By John Roberts for
COVID-19 Actuaries Response Group – Learn. Share. Educate. Influence.
The UK government has set a challenging target of immunising over 13 million people by February 15th, representing the most vulnerable groups of society, together with health and care workers (priority groups 1 to 4). This bulletin explores the rate at which we might see the benefits of this programme in terms of the key metrics used to monitor the pandemic.
We expect that the impact of a successful vaccination programme will be most obvious in the hospitalisation and deaths data, with material reductions in hospitalisation starting from mid-February and reported deaths in early March. The impact on cases is expected to be seen sooner, but the reduction is likely to be smaller.
The recent announcement that the second dose of the vaccine will not be administered until twelve weeks after the first, in order to prioritise as many first inoculations as possible, is not discussed in the bulletin.
The UK government is aiming to give a first vaccine dose to around 13 million people in the first six weeks of 2021. How soon might we start to see the results of this in the statistics we have been following in recent months?
We know that the various measures have a logical order. Cases precede hospitalisations (and in some cases intensive care), with deaths following. This last metric also has two measurement points – the daily COVID-19 death figures, which are relatively quickly available, and the ONS data on COVID-19 and all-cause death registrations, which involve a further lag of around two weeks.
Added to all these delays, we also need to build in the period before the vaccine becomes effective in preventing illness – we know from the medical trial data that it is possible to be infected up to two weeks after the first shot. The impact of this additional period will be important to understand, as an anxious public waits to see the first positive effects of the vaccination programme.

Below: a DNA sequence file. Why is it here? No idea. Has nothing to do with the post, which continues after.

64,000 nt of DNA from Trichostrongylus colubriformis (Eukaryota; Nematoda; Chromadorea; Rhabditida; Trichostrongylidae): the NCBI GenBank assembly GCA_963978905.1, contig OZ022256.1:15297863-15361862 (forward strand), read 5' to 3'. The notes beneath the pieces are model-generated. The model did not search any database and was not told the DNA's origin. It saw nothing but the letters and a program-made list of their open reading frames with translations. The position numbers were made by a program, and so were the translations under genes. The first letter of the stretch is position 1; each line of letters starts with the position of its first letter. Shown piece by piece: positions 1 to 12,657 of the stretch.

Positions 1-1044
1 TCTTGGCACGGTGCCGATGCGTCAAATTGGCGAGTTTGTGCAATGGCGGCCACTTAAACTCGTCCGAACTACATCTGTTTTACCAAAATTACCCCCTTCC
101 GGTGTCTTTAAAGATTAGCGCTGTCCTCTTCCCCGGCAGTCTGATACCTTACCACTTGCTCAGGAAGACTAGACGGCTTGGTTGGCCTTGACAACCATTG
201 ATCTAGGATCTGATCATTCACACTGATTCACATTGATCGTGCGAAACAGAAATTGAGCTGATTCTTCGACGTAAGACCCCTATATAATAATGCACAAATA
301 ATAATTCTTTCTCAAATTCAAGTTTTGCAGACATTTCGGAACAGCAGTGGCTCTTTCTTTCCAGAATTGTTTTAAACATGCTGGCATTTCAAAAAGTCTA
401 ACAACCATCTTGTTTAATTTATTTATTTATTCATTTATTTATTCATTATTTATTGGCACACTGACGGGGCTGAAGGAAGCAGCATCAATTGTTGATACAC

We set out below these key metrics, together with the factors that will influence the rate of decline, and set out our best estimate of how quickly they might start to improve, on the working assumption that the government’s ambitious target is met.
Before looking at individual metrics, we need to consider the many other factors that might influence the absolute numbers we will see going forward.
The overriding influence is the prevalence of the virus across the UK. All other things being equal, if that level doubles (as indeed has occurred in the last three weeks), then absolute figures will be much higher than they otherwise would have been. To use a simple example, if prevalence doubles but the programmes gives a 50% reduction, the overall figures will be broadly unchanged. For simplicity, we have assumed constant prevalence.
Effectiveness of Vaccine/Take-Up
The vaccination will not be 100% effective, and neither will we see a 100% take-up from those offered the vaccine.
Both these factors will reduce the benefit we see, and mean we are unlikely to see metrics decrease to zero. Vaccine effectiveness will also affect measures in different ways. For instance, an effectiveness of 70% may only reduce cases by that amount, but would hopefully reduce serious illness and death by a much greater percentage.
In contrast, the take-up rate will affect each measure in a consistent and intuitive way. However, as we are concentrating the early phases on the most vulnerable, and those who are caring for them, it is reasonable to assume that there will be a relatively high take-up rate – certainly greater than would typically be seen with the annual flu vaccination programme.
Community and Government Response
Whether at individual level (typified by the “how soon can I hug my grandchildren” question), or at a wider level in terms of the degree of non-pharmaceutical interventions applied, it is inevitable that in due course the programme will start to change behaviour in a way that increases infections. (That in itself is not a bad thing of course – one of the objectives is to return to as much normality as we can as soon as we can.)
Elapsed Time Delays from Vaccination